> more simply, assuming no linguistics background, than the more technical
                  > description in the "Phonology & Writing System" document.
                  > > <<
                  > >
                  > > and then there's another link to the phonology document in the next
                  > > paragraph, where it says click here for more advanced information
                  > > about exceptions.
                  > >
                  > > I'm not sure how to make that more clear. Maybe I could say a
                  > > paragraph or two later that if you want IPA, go here.
                  > >
                  > > --
                  > > Jim Henry
                  > > http://www.pobox.com/~jimhenry/
                  > > http://www.jimhenrymedicaltrust.org
                  >
                • C. Brickner
                  I do. Been doing it all my life. I m now 73. Charlie ... From: Guilherme Santos To: CONLANG@LISTSERV.BROWN.EDU Sent: Sunday, March
                  Message 8 of 10 , Mar 16, 2014
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                    I do. Been doing it all my life. I'm now 73.
                    Charlie

                    ----- Original Message -----
                    From: "Guilherme Santos" <guimondex@...>
                    To: CONLANG@...
                    Sent: Sunday, March 16, 2014 10:25:06 PM
                    Subject: Re: gjâ-zym-byn lessons

                    I am not a english native speaker so i have no right to speak on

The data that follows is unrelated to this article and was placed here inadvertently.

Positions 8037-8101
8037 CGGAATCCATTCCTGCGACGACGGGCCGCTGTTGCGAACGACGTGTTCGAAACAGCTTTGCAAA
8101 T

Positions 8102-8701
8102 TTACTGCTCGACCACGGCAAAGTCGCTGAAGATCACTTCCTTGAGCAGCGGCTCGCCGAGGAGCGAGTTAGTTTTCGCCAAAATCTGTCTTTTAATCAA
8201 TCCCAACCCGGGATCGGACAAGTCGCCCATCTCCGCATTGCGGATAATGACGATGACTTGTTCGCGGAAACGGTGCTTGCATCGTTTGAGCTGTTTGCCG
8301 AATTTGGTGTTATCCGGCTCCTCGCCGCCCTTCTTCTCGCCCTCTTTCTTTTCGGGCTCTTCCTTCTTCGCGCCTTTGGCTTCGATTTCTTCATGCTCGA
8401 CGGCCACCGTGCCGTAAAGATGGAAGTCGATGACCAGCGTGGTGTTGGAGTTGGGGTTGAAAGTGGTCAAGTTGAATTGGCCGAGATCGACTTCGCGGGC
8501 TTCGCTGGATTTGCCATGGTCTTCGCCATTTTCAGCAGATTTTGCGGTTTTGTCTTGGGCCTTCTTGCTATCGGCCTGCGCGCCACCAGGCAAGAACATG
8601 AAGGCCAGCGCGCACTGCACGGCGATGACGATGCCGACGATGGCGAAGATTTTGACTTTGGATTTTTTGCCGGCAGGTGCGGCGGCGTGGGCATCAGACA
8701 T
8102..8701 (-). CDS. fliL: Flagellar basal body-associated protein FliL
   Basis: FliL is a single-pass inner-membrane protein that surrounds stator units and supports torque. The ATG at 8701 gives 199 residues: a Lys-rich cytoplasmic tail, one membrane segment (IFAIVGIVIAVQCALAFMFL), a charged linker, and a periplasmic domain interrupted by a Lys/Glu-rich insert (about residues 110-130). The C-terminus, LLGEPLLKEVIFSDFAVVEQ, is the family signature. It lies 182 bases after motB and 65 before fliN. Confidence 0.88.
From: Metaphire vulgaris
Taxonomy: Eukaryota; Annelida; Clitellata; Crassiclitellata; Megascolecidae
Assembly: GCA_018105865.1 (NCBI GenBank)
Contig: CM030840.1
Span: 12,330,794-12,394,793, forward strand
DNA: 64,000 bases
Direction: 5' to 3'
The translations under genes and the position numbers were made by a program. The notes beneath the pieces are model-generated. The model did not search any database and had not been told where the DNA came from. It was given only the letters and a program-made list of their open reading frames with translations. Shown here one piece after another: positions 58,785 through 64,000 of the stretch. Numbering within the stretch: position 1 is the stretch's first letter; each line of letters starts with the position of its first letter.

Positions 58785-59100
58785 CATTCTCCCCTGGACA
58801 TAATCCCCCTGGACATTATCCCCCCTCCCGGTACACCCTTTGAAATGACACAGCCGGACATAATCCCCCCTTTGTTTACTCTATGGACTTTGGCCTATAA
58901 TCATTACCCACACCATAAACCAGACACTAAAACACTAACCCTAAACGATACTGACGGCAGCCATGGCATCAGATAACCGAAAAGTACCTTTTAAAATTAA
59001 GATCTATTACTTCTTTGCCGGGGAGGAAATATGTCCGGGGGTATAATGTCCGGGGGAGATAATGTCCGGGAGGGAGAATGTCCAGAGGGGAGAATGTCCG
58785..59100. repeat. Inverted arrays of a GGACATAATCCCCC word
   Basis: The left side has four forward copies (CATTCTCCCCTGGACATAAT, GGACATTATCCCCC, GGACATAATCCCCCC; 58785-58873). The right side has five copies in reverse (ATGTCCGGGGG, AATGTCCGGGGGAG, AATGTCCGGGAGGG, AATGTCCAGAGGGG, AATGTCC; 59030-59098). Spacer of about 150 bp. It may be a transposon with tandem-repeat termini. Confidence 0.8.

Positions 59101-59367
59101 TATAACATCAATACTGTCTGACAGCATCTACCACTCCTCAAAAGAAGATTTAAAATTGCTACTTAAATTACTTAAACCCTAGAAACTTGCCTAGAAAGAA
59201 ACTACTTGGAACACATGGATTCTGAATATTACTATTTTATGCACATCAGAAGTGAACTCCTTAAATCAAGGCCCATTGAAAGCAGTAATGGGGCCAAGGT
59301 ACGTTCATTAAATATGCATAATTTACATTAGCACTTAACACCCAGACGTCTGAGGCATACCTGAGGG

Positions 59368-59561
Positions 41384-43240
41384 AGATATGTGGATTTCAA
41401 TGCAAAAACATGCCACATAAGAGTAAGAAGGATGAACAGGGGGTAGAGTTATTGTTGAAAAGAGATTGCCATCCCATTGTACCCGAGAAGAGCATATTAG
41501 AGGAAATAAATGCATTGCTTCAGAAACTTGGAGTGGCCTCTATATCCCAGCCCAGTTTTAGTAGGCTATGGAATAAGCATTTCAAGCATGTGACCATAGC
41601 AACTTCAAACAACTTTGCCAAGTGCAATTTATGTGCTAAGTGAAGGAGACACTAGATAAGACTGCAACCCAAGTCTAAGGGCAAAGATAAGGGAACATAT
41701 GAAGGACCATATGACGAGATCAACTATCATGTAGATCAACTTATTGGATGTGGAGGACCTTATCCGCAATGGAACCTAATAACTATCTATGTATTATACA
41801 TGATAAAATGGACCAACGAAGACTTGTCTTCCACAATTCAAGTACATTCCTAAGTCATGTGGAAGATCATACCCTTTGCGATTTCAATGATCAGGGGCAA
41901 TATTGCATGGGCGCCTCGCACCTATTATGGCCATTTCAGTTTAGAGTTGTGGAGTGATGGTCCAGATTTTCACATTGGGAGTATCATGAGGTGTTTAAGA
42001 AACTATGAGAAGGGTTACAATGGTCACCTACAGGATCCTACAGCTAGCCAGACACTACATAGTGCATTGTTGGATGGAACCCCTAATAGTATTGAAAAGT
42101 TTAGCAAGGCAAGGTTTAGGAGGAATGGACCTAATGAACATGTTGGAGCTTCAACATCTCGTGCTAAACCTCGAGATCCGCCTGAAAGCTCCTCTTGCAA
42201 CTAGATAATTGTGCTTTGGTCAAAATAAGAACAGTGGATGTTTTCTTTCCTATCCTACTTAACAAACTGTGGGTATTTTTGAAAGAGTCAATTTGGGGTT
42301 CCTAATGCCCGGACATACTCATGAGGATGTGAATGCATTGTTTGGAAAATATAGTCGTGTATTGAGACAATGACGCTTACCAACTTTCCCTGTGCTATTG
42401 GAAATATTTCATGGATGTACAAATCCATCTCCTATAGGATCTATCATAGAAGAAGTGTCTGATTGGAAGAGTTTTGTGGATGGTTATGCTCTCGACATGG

dialectology, but who says raw and cough with the same vowel?


                    2014-03-16 22:05 GMT-03:00 James Kane <kanejam@...>:

                    > Sorry, I think I glossed over the link to the more advanced phonology. Now
                    > that I've seen it I'm happy :).
                    >
                    > The only three things that confused me were: firstly, "A sound like
                    > English "k", but with the tongue further back in the mouth; most similar to
                    > the final sound in English "call" as distinct the inital sound in "back",
                    > the latter of which is represented by gzb "k"." This seems a bit
                    > convoluted; maybe you have 'initial' and 'final' swapped around?
                    > Secondly, the descriptions for the palatal affricates made me think they
                    > were palatoalveolar for some reason.
                    > Lastly, your vowels descriptions are clearly based on a NAm dialect. Not
                    > that this is a bad thing, just that it might be confusing for people whose
                    > raw and cough don't have the same vowel and it might be worth mentioning.
                    >
                    > Sorry to be such a nitpicker!
                    >
                    > James
                    >
                    >
                    > > On 17/03/2014, at 1:55 am, Jim Henry <jimhenry1973@...> wrote:
                    > >
                    > >>
                    > >> On Sun, Mar 16, 2014 at 5:29 AM, James Kane <kanejam@...> wrote:
                    > >> I just looked through the first lesson, it seems as if there's
                    > something missing at the end. Nasals vowels are discussed and the next
                    > paragraph seems to talk about exceptions in the stress system.
                    > >
                    > > Yes, apparently a sentence or two got deleted there by accident, about
                    > > how gzb usually stresses the penultimate syllable. I'll fix that soon.
                    > >
                    > >> It might also be nice to have some IPA; it isn't entirely clear what
                    > the pronunciation of each letter is.
                    > >
                    > > Lesson 0 has a link in the first paragraph to the "Phonology and
                    > > Writing System" document, which has an IPA chart etc., and more
                    > > technical detail about the phonology overall. It starts out by
                    > > saying: